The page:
Those plans now seem upended. Quick was undergoing a psychological evaluation Wednesday, and his first court appearance is scheduled for Thursday in Houston, the Harris County District Attorney's Office said.

Overcoming obstacles

Quick received the cochlear implant at age 7, CNN affiliate KPRC reported. An article on how he overcame challenges early in life appeared on the Lone Star student blog the first week of April.

The implant gave him the ability to hear, but he had to play catch-up to learn how to speak English. His mother homeschooled him and got him involved in Lone Star's library programs when he was a teen, according to KPRC.

Quick became a voracious reader and developed a close connection with the school northwest of Houston, the affiliate said.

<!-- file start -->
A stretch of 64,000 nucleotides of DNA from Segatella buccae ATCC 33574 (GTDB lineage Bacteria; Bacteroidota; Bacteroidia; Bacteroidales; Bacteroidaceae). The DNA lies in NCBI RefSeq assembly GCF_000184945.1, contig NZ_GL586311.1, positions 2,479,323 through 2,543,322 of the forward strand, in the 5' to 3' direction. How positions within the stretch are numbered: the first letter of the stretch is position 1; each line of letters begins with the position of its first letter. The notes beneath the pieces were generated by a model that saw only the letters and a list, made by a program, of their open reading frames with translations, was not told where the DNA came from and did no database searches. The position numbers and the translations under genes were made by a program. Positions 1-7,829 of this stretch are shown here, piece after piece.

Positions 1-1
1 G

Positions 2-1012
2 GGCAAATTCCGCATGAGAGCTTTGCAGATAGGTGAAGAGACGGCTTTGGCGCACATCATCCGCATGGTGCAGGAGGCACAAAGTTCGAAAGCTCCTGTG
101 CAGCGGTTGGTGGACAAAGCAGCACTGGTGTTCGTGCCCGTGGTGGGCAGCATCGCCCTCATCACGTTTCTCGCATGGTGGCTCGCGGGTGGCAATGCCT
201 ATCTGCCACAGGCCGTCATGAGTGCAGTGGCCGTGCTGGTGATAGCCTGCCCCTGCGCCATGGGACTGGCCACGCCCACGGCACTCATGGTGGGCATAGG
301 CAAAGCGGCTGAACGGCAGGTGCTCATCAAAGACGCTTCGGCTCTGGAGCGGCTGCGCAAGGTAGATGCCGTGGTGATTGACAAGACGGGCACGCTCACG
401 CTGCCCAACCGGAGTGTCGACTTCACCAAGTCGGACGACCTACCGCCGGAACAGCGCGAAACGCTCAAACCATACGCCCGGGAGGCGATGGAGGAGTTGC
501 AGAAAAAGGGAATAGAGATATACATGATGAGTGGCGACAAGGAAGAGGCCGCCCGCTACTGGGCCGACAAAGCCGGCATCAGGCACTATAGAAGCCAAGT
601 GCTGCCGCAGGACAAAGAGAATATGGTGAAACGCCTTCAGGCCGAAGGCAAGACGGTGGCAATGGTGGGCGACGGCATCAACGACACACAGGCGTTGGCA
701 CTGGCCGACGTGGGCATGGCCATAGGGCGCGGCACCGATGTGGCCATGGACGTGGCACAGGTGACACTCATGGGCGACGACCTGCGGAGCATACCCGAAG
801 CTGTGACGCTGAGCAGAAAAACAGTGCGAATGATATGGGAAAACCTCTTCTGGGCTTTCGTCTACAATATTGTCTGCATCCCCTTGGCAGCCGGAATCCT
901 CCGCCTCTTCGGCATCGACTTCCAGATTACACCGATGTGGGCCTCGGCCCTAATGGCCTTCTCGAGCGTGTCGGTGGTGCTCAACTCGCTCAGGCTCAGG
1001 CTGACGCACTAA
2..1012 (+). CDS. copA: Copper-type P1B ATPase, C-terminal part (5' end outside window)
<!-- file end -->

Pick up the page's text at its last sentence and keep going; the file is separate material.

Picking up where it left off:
The teen book club on campus encourages youths to enroll in the community college after high school graduation, and Quick did.

Some faculty members said Quick was a good student there, Lone Star College-CyFair President Audre Levy told reporters Wednesday.

Also, staff members at the county library branch on campus, where Quick worked part-time for about a year, "had fond things to say of him," Levy said.

"So many are surprised that he was" the suspect, she said.

Quick was planning to finish his associate's degree there and transfer to the University of Houston to study accounting.

But Quick had also been harboring his darker dream, police said.

Authorities: The rampage was premeditated

"According to the statement the suspect voluntarily gave investigators, he has had fantasies of stabbing people to death since he was in elementary school," a statement from the Harris County Sheriff's Office said.